Simply said, bone marrow transplantation is the transfusion of bone marrow from one individual to another or, in some cases, to the same person. That’s the easy part. It’s what happens before and after the actual infusion that gets tricky.

Why is Bone Marrow Transplant necessary?

You may be facing a bone marrow transplant for one of two reasons:

  1. Your medical team believes this treatment is the best way to prevent a relapse in certain cancers that are more likely to come back again.OR
  2. Your cancer has not responded well to previous therapy and you have either relapsed or never gained remission.

The types of teen cancers most often treated with BMT are:

  • Leukemia (ALL, AML)
  • Lymphoma (Hodgkin’s, Non-Hodgkin’s)
  • Sarcomas (Rhabdo or Ewing’s)
  • Neuroblastoma
  • Myelodysplasia (rare in teens)
  • Meduloblastoma

A little bit about your bone marrow…

Bone marrow is the spongy material found in the cavities of your bones, where all your blood cells are produced (the process, in case you are interested, is called hematopoiesis). Each type of blood cell – red (carries oxygen), white (fights infection), and platelet (helps stop bleeding) – develops from a stem cell made in your marrow. These cells divide and produce all the different cells that mature and become fully functional in your body. As old cells wear out and die, stem cells divide and produce new ones. Most stem cells are found in the bone marrow, but some stem cells called peripheral blood stem cells (PBSC’s) can be found in the bloodstream. Umbilical cord blood from newborn babies also contains stem cells.

But when you have cancer…

Chemotherapy and radiation are often used to treat cancer. As you know, both of these therapies not only destroy cancer cells but normal ones as well. Doses have to be carefully monitored to reduce the risk of damaging your bone marrow beyond repair, yet still kill the cancer. When you have a bone marrow transplant, very high doses of chemotherapy and radiation are administered which essentially destroy your own marrow, but also, you hope, all the cancer. The new marrow which is transfused from a donor, or in some cases, yourself, “rescues” the old marrow which has been destroyed by the intensive treatment. If all goes well, new cells will be normal and the cancer will be cured.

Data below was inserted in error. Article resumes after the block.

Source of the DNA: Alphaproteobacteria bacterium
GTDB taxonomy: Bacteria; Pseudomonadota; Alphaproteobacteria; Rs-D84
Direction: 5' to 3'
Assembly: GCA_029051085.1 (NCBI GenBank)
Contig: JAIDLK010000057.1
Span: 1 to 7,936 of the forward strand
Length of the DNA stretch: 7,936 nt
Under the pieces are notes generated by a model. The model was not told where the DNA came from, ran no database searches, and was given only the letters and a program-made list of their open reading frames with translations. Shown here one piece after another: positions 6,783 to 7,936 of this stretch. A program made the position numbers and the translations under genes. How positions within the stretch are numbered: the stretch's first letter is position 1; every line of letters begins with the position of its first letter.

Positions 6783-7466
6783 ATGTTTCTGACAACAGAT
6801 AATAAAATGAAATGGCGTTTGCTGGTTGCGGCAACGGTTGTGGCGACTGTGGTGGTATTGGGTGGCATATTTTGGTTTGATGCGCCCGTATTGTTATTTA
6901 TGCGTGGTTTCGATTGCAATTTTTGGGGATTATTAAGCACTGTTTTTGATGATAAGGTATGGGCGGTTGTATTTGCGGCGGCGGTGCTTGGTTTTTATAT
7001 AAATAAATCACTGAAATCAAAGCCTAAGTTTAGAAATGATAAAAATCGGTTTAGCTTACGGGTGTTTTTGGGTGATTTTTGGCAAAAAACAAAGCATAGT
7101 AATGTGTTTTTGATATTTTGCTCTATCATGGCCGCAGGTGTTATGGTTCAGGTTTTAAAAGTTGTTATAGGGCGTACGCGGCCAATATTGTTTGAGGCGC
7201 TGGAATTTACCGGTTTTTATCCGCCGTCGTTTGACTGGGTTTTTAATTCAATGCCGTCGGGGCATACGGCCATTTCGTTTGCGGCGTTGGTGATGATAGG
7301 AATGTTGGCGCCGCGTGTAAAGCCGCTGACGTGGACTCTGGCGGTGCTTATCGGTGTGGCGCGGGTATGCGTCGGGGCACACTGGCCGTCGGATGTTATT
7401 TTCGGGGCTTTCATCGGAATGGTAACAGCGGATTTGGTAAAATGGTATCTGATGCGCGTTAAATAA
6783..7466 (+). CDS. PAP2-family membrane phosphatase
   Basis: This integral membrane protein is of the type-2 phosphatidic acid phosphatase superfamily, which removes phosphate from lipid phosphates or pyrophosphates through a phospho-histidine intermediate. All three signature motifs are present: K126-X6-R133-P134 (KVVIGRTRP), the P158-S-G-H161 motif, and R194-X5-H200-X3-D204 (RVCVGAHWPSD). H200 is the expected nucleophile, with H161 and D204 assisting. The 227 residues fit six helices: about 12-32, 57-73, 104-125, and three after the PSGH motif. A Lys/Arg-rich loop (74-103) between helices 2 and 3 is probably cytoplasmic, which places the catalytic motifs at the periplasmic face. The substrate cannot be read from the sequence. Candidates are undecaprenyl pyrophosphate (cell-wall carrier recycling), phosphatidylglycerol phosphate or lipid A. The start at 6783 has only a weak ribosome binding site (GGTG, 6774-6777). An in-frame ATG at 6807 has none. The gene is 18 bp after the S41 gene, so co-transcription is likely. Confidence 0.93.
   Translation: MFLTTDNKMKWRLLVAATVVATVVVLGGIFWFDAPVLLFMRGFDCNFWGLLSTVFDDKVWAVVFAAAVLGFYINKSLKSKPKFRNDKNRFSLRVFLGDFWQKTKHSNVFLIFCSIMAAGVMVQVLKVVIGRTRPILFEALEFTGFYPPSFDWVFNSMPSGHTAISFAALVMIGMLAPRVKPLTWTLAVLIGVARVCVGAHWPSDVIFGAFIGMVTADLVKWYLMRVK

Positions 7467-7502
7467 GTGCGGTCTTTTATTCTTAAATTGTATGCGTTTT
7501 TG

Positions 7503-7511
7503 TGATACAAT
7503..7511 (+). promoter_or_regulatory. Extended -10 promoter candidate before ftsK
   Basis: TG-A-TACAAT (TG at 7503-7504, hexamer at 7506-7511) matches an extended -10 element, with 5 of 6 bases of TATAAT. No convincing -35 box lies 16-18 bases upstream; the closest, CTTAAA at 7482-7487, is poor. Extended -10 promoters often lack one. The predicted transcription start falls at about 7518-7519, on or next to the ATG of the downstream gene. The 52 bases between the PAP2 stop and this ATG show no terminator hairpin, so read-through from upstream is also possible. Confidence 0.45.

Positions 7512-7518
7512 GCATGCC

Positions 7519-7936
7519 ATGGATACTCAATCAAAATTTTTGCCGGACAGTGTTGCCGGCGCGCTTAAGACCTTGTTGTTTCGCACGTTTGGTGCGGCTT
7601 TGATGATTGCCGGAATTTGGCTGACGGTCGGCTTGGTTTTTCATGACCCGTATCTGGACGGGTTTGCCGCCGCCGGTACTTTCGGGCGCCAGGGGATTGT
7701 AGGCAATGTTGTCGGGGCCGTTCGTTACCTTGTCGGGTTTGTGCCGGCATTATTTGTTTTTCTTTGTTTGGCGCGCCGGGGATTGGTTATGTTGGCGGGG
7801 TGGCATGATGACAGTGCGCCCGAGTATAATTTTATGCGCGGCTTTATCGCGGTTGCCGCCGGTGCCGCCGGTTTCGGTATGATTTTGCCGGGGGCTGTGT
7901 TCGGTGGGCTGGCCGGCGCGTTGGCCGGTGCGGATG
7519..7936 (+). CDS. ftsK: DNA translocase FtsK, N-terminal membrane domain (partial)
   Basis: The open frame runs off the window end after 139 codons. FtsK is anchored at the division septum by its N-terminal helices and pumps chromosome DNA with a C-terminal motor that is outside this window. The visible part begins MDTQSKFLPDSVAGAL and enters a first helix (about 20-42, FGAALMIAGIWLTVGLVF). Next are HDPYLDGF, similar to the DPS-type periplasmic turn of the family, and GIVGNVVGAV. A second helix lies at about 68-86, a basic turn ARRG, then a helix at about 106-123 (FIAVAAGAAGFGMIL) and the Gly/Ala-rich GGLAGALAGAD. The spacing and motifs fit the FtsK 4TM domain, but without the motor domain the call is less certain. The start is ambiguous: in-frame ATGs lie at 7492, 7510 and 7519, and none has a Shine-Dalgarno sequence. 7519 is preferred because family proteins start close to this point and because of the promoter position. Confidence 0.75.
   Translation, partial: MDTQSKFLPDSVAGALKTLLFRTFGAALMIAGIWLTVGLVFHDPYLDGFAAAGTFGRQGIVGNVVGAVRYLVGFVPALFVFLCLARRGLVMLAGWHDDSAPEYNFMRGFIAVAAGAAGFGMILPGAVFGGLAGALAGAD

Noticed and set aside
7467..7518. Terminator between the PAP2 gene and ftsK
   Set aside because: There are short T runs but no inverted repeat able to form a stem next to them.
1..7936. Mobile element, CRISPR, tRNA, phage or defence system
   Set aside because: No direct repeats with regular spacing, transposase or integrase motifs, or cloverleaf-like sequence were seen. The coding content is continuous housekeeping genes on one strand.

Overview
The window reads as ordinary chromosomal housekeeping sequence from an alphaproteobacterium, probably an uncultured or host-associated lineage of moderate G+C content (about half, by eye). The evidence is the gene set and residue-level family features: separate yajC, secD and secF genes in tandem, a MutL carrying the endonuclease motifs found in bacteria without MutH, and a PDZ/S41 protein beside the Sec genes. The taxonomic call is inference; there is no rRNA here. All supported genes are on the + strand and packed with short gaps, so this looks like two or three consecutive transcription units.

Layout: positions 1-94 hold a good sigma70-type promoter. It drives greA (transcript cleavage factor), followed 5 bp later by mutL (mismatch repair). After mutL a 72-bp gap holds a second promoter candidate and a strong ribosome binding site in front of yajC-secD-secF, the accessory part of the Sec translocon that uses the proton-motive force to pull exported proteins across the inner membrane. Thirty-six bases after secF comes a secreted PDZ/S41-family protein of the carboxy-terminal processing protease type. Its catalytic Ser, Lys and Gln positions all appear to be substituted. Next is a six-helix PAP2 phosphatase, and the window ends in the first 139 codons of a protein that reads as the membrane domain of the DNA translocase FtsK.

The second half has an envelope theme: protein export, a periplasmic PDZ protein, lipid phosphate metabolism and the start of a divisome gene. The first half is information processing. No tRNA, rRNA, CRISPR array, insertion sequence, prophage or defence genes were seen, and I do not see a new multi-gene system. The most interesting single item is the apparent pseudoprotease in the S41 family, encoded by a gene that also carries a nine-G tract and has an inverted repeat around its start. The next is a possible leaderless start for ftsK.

Types of BMT’s

There are different types of transplants depending on how and from whom the new marrow is donated:

  1. Syngeneic transplant:

    The person donating the bone marrow or stem cells is an identical twin.

  2. Allogeneic transplant:

    The person giving the bone marrow or stem cells is a genetically matched family member (usually a brother or sister). If you don’t have a sibling to be a donor, you may have a type of allogeneic transplant called a matched unrelated transplant or MUD. The donor is unrelated to you but has matching marrow.

  3. Autologous transplant:

    Depending on your specific situation, you may be your own donor. If you have a type of cancer that does not affect your marrow or if you are in remission after another form of treatment, your own marrow can be harvested and frozen for future use.

  4. Peripheral blood stem cell transplant:

    With this type of transplant, the donor’s cells are collected from his or her circulating blood instead of from bone marrow. Essentially, it’s the same as a bone marrow transplant except that the stem cells were collected in a different way.

  5. Umbilical Cord Blood Transplant:

    This is usually unrelated, and may be available if an adequate match is not found from the bone marrow registry. Frozen stem cells from a newborn’s umbilical cord are available from a cord blood registry.

So, what exactly will happen?

The timeline will look something like this:

  1. A decision will be made between you and your medical team to proceed with bone marrow transplant. This may either be a first step or a next step, if earlier treatments were unsuccessful.
  2. The search for a suitable donor will begin. If you have an identical twin, he or she may be the first choice. If not, other siblings will be tested to see if their marrow is genetically matched to yours. This is called HLA (human leukocyte antigen) typing, done through blood tests to make sure their marrow is compatible with you.